Mitutoyo Caliper Case

Design files for this project can be found here and here

1/3/2016 – Updated design to utilize magnets for holding end mills
12/24/2016 – Updated design, remade using IPE, and added milling progress pictures

Now that I’ve mostly settled into the life of a working adult, I finally have the time to explore some other stuff that I’ve been meaning to try out. Ever since I’ve moved away from the field of 3D printing, I’ve wanted to try my hand at realizing my ideas and designs using a CNC mill. Luckily for me, the hackerspace here at Microsoft has just the machine: a Roland MDX-540. And what is a better starter project than a case for my trusty Mitutoyo caliper?

Autodesk Fusion 360 was the software of choice as it’s free for hobbyists and contains both modeling software similar to Autodesk Inventor as well as CAM functionality for generating toolpaths for the CNC mill. If it wasn’t for the fact that it’s free, I probably wouldn’t recommend it as it is far too unstable once you start working with a fairly complex design. If it’s not crashing, it’s randomly losing previously generated toolpaths on startup or deciding that it wants to omit an edge from a selected contour. Perhaps in a few years it’ll be stable enough for use..

The design itself is a case for my Mitutoyo (Model 500-196-20) caliper along with some storage slots for a large selection of end-mills. It uses two hidden barrel hinges along with two neodymium magnets to hold the case shut. There are slots for 16 end-mills in total, eight of which are designed to hold 1/4″ x 2.5″ bits and the other eight for 1/8″ x 1.5″ bits. A slot for an extra battery was also added. It’s important to note that this case was specifically designed for this model as the newer model (500-196-30) will NOT fit due to a slight change to the plastic molding.

As this was my first design for the CNC mill, I naturally went through quite a few iterations. With each iteration, I not only improved the design itself but also experimented with a wide variety of woods as well. I’ve also tried a few different methods of finishing, namely butcher block oil, Teak oil, and Danish oil. For the finish, I tend to prefer a matted finish that also increases the water resistance of the wood. Lacquer and shellac was too glossy for my tastes, so I didn’t bother with them. Butcher block oil was nice in that it contained some beeswax to fill in the open grain, but mineral oil isn’t designed to dry out so it ended up highlighting the inconsistencies in the wood.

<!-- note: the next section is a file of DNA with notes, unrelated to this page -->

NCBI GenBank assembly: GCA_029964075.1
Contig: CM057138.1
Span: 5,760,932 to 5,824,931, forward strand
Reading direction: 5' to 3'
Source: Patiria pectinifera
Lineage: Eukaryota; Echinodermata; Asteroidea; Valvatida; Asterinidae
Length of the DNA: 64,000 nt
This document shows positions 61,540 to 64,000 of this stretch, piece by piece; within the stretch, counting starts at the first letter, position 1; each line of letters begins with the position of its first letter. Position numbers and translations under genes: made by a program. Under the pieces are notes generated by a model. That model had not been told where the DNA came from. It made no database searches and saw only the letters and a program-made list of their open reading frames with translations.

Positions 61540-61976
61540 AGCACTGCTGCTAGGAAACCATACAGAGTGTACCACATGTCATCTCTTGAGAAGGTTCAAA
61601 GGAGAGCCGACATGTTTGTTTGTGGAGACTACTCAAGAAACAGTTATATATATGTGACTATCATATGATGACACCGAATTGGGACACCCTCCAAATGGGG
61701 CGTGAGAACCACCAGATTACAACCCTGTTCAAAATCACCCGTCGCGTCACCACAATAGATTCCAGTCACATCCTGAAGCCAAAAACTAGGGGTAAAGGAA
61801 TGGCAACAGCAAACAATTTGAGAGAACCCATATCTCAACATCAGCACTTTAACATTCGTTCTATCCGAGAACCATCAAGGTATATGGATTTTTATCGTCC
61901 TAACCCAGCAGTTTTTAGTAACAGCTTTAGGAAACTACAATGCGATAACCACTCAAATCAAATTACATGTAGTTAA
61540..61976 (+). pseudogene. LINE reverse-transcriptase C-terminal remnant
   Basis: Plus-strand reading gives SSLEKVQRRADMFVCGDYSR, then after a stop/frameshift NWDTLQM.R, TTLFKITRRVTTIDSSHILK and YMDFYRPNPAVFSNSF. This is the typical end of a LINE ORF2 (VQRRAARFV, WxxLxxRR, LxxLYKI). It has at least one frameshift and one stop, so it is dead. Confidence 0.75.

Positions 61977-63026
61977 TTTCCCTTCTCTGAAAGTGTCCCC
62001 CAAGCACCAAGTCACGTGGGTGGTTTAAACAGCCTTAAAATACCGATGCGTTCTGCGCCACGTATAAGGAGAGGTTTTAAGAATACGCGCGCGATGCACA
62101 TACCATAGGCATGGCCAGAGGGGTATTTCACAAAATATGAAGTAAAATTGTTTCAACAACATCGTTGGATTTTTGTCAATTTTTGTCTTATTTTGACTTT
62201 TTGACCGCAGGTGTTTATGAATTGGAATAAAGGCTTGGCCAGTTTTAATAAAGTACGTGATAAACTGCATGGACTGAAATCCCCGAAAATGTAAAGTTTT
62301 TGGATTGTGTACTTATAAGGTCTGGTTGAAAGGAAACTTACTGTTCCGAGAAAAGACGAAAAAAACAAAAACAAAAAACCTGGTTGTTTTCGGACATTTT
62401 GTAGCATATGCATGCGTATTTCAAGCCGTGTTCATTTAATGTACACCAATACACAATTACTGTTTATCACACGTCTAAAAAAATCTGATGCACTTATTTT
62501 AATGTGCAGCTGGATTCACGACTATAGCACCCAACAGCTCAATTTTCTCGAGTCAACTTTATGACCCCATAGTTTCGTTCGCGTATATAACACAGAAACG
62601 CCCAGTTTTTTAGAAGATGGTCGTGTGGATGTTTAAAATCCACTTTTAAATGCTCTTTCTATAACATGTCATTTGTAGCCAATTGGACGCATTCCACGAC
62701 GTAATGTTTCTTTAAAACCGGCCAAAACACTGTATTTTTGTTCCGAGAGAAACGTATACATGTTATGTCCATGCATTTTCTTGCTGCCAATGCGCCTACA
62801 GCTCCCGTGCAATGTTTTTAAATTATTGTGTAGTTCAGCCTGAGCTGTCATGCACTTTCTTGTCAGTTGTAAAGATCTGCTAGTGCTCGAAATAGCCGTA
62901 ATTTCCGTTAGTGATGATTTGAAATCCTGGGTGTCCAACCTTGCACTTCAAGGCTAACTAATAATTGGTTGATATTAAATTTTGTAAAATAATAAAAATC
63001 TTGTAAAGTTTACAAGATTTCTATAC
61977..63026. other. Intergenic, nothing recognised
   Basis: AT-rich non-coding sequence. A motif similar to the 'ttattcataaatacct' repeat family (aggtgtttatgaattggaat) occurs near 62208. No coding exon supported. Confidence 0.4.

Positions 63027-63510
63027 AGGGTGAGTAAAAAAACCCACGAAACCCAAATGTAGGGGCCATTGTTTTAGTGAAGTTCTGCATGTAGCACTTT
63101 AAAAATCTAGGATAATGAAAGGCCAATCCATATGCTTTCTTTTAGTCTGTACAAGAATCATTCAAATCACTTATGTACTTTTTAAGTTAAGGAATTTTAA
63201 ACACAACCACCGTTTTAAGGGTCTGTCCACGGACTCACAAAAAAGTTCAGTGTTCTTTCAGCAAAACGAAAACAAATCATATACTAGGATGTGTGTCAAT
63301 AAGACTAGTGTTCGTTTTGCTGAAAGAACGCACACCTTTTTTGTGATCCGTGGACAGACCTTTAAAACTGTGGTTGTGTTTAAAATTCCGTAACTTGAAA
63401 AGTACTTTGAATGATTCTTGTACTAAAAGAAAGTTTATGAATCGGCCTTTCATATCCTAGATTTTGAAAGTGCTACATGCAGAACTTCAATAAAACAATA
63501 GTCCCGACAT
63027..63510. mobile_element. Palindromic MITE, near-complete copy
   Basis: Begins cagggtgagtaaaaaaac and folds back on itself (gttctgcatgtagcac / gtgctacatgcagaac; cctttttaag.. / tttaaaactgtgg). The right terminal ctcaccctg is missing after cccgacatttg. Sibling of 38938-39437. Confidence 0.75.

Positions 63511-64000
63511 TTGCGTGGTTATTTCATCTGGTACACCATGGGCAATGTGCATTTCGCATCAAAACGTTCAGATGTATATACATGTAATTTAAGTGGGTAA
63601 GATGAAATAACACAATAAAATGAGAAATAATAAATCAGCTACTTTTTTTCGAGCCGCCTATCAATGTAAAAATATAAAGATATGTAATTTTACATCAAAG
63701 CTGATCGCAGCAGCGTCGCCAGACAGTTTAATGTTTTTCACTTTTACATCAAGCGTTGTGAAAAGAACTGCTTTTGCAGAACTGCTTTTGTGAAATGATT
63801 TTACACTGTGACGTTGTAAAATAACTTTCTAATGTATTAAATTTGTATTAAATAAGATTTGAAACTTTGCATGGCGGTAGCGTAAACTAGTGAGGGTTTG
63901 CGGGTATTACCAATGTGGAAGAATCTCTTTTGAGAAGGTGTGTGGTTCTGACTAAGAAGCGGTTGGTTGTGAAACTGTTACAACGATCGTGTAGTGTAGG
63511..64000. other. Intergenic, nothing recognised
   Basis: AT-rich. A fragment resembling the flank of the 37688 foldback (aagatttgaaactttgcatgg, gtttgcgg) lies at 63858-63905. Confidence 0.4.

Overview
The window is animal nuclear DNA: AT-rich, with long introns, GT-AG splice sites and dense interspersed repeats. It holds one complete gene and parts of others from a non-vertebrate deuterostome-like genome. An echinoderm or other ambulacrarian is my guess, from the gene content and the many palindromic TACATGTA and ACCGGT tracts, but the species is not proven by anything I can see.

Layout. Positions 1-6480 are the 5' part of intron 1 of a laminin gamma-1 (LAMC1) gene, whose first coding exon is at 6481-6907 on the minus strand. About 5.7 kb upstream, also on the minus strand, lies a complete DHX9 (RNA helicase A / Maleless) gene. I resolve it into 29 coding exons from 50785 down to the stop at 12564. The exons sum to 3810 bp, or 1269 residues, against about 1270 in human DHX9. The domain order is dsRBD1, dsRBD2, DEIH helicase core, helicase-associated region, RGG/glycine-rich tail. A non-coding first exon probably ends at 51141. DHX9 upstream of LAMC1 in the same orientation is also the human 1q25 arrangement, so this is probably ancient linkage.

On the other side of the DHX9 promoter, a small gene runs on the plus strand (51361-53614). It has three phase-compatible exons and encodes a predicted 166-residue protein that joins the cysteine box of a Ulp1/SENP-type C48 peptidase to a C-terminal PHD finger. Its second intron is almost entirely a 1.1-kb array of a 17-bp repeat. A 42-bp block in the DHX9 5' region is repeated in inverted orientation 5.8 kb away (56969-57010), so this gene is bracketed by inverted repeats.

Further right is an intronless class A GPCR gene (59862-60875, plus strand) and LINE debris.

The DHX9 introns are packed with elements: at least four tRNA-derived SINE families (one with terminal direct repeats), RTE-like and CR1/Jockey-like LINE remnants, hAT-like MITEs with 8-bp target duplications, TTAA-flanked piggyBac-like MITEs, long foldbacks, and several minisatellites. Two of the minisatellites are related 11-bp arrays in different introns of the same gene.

Teak oil on the other hand contains a mixture of Tung oil, lacquer, and mineral spirits. This combination allows the oil to soak into the wood before drying out, thereby providing a level of protection within the wood itself. As the oil is colorless, the underlying color of the wood is brought out, making it great for darker colored woods such as mahogany and walnut. For lighter colored woods such as oak, I opted to instead use Danish oil which is essentially teak oil mixed with a staining agent.

Step-by-Step Milling Sequence:

Observations regarding wood varieties:

  • Pine is incredibly cheap, but due to its softness and long grain it’s only really useful for prototyping
  • Mahogany is a nice wood to machine. The grain is small enough that it doesn’t split very easily, but the wood itself is very light. Mahogany also seems to expand a bit so it’s not as dimensionally accurate as other woods.
  • Aromatic cedar is as easy to machine as Mahogany, but has almost non-existent grain. The downside is that there are a lot more knots in cedar than other woods. The wood itself is also very fragile so using it for thin parts is extremely risky. The upside is that it smells and looks great, as long as you don’t plan on coating it with anything.
  • Walnut is somewhat expensive and more difficult to machine than Mahogany as it is denser with longer grain. Peruvian walnut is significantly darker with better consistency, but is also much softer than more common variety. Due to the longer grain, care should be taken when going around corners or else the wood may chip.
  • Oak (both red and white) is similar to walnut but slightly denser so there is more heft to it when held. It’s significantly cheaper than other woods, but the color is a bit too light for my tastes. Due to the long grain, care should be taken in the toolpath to avoid taking corners too quickly.
  • Padauk has an incredible red/orange color and is also denser than oak. The grains are a long though, so the increased density doesn’t help much in preventing splintering. A neat feature of this wood is that it requires almost no finishing other than some light sanding: the finish directly from the machine is amazing.
  • IPE (Brazilian walnut) is SUPER dense with an excellent grain pattern. At nearly twice the density of Padauk, its even harder to mill and will easily break your endmills if you aren’t careful.